Some images of Frankenstein in popular culture.

Mary Shelley's family life was a bit of a mess. Check out her Family Tree here (link to an excellent wikimedia resource).

The Bodlein Library has an excellent resource called Shelley's Ghost: Reshaping the Image of a Literary Family. It includes a draft of Frankenstein.

Here are the notes and images for the discussion of Frankenstein and Body Issues.


for Edgar Huntly

Here's a link to the contexts for our discussions of Charles Brockden Brown's Edgar Huntly.

Here's a link to some information on sleepwalking murder cases.


for The Monk

We'll need to talk a bit more about ROMANTICISM versus GOTHIC.

We may also talk a bit about the timeline of the Gothic. The BBC has a terrific Gothic timeline here.

Here's some info about the cover image for our (Dover Thrift) edition.

There are three known portraits of Lewis, found at the National Portrait Gallery.

If the novel itself isn't wacky enough for you, you may be interested in a series of six tableaux vivants based on The Monk created by Antonin Artaud, which you can see here. The images date from the 1930s, and were intended as a first step towards a film; he abandoned the project but did produce his own translated version of the novel in French. It was a *very* loose translation, with many major cuts (his version is about half the length of Lewis's original!).


for The Castle of Otranto

Here are a few notes about Horace Walpole (author of Otranto).


From the first day:

How do you define the Gothic? What do you think of when you hear "Gothic"?

Perhaps you've seen the painting, American Gothic, by Grant Wood?

Here are our First-Day-of-Class working definitions of the Gothic, from our various student teams:

Double B-S
Billy, Becka, Sydney
The Gothic is a compilation of dark, unnatural things that generally do not make people comfortable.  It is also a type of architecture and horror versus terror and internal versus external.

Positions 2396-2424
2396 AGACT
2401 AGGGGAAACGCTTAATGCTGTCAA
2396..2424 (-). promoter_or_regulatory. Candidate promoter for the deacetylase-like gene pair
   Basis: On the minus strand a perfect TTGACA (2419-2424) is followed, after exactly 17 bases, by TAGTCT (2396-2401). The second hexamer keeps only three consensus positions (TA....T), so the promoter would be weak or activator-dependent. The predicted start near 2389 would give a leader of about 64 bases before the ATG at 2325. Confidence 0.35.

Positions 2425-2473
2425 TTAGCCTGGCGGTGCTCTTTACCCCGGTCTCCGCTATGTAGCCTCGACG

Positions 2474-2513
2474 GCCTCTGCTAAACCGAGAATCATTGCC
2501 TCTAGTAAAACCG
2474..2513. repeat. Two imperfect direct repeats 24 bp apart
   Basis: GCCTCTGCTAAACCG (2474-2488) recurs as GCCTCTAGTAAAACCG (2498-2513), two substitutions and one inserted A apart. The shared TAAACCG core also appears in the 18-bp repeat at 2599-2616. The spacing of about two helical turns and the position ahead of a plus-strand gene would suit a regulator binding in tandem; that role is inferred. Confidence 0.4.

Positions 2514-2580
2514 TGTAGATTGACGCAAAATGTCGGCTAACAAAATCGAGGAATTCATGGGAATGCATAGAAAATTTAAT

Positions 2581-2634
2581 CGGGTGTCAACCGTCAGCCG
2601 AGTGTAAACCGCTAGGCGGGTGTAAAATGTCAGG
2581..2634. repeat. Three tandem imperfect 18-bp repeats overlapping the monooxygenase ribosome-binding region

Struggle for power
Weather (dark & stormy)
Sense of dread & fear
History behind objects, figures, and places of gothic nature

The Unknown
Shayna, Danielle, Briana
Gothic explores horror and terror and the supernatural.  It focuses on the dark side of society.  This brings forth a spooky and eerie feel using imagery with architecture and death.  It portrays a trusted outlook on everyday life.

Team MurderFace
Cheyenne, Nick, Amy, Jacqui
The Gothic is a collection of macabre themes and images, with the intent of eliciting horror and terror.

The Derek Zoolander Center for Kids Who Don’t Read Good
Devon, Katie, Michelle, Pat
Fear personified in a way that amplifies horror and terror in a setting that is equally macabre.
Often includes the supernatural, unnatural, and monsters.

The Tell Tale Hearts
Chelsea, Alexa, Juliana, Stephanie, Serena
The genre of Gothic began in the 19th century and continues today.  It consists of stories, novels, and poems based on taboo themes of horror, terror, religion, death, etc.  The definition of Gothic has been morphed and changed based on the cultural time period.  The line between science fiction and Gothic is often blurred.  The End?